Reason, irrespective of its origin, is essential in separating human beings from an estimated 7.77 million species of animals worldwide. Other animals make decisions based on instinct or trial-and-error learning. Human decision-making can be derived from the more sophisticated mental process of reasoning. Reason has enabled humans to gain an edge over other animals, and consequently we have an enormous host of freedoms. As a result, our lives are more valuable than the lives of other animals. People often care for their pets until the pet becomes too expensive or too sick. By contrast, humans will take care of one another while simultaneously disregarding extraordinary costs.
The extent to which we use our reason varies among individuals, a fairly obvious statement when you consider someone paying off a credit card debt with another credit card. Upon examination, the habit of overeating is also unreasonable. The effects of stuffing ourselves with a turkey dinner are almost always instantly gratifying, yet we feel uncomfortable minutes later. In addition, there may be possible health risks in the future if we make this practice a habit. We may want to go home, so we drive drunk to get there. Or, we discover that opioids make us feel euphoric, so we continuously indulge ourselves. Overeating or opioids provide instantaneous pleasure but both, in most cases, are irrational activities.
Fortunately, outcomes of irrational decisions can be avoided by using our human faculty of reason. Reason enables us to “see” how drug addiction can negatively influence our future. Of course, we are not always required to use our reason for events as extreme as the social and financial ruin due to a drug habit. There are numerous ways in which we can use our reason every day. Our reason is reflected in how we compose ourselves when we are alone or with friends, our choices of words, by being supercilious, or deceitful; we use or don’t use it for every choice we make.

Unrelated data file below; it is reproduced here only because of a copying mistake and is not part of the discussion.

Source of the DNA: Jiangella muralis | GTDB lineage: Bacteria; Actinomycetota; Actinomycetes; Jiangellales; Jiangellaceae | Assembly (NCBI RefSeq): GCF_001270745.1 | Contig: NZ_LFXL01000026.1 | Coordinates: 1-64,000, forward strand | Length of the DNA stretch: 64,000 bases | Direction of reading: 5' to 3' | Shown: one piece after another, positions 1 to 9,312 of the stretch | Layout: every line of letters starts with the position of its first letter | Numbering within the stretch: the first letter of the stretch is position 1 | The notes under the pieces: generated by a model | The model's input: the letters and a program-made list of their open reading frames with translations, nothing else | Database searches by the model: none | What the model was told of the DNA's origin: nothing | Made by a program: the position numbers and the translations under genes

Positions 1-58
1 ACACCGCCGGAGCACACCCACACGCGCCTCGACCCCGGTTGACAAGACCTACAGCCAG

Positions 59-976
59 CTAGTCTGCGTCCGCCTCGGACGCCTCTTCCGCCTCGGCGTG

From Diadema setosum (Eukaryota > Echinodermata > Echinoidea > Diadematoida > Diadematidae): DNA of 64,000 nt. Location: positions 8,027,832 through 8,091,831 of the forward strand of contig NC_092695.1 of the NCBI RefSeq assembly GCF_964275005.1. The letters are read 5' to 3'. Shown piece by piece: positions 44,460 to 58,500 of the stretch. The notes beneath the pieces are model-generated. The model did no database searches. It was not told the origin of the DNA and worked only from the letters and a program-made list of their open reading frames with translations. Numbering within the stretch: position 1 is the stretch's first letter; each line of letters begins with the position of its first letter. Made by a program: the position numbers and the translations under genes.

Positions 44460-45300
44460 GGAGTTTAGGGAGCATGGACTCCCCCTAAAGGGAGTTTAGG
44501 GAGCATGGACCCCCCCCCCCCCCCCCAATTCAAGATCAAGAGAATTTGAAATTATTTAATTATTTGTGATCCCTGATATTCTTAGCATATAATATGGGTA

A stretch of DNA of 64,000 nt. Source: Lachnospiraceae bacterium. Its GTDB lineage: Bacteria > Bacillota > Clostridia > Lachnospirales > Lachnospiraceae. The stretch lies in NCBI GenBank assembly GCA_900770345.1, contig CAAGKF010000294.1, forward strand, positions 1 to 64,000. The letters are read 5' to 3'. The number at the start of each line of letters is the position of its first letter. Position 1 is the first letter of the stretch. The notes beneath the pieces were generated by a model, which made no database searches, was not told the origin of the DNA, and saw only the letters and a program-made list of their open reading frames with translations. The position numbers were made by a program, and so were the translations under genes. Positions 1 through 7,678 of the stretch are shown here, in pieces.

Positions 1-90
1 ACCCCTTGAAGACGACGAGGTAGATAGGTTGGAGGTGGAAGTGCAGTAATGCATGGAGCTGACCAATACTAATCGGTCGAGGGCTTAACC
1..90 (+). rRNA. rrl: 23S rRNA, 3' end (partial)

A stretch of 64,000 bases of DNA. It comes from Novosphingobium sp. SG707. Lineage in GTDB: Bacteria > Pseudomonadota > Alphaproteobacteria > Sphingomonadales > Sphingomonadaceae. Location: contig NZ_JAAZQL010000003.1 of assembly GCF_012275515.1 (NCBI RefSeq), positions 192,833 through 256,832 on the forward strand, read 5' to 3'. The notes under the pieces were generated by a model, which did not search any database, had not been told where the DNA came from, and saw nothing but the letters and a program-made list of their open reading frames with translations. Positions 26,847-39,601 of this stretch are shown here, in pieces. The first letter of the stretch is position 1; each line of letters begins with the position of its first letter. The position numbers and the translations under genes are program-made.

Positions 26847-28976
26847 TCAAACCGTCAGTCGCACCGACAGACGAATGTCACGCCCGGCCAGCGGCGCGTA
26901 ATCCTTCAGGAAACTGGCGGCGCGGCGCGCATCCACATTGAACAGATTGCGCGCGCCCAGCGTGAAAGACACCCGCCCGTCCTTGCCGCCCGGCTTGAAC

The most rational choice is usually the hardest to follow through with. The decision-making process, however, is a skill, and like most skills it can be strengthened. For instance, spending time examining our thought process before, during, or after a decision can simplify our understanding of how we make our choices and how rational they may or may not have been. An easy way to do this examination is through meditation. This is a worthwhile activity, since our use of reason is what makes us superior to all other species. The extent and skill that we use it influences everything we do. We should then attempt to both develop our ability to reason, and use this ability as often as we can.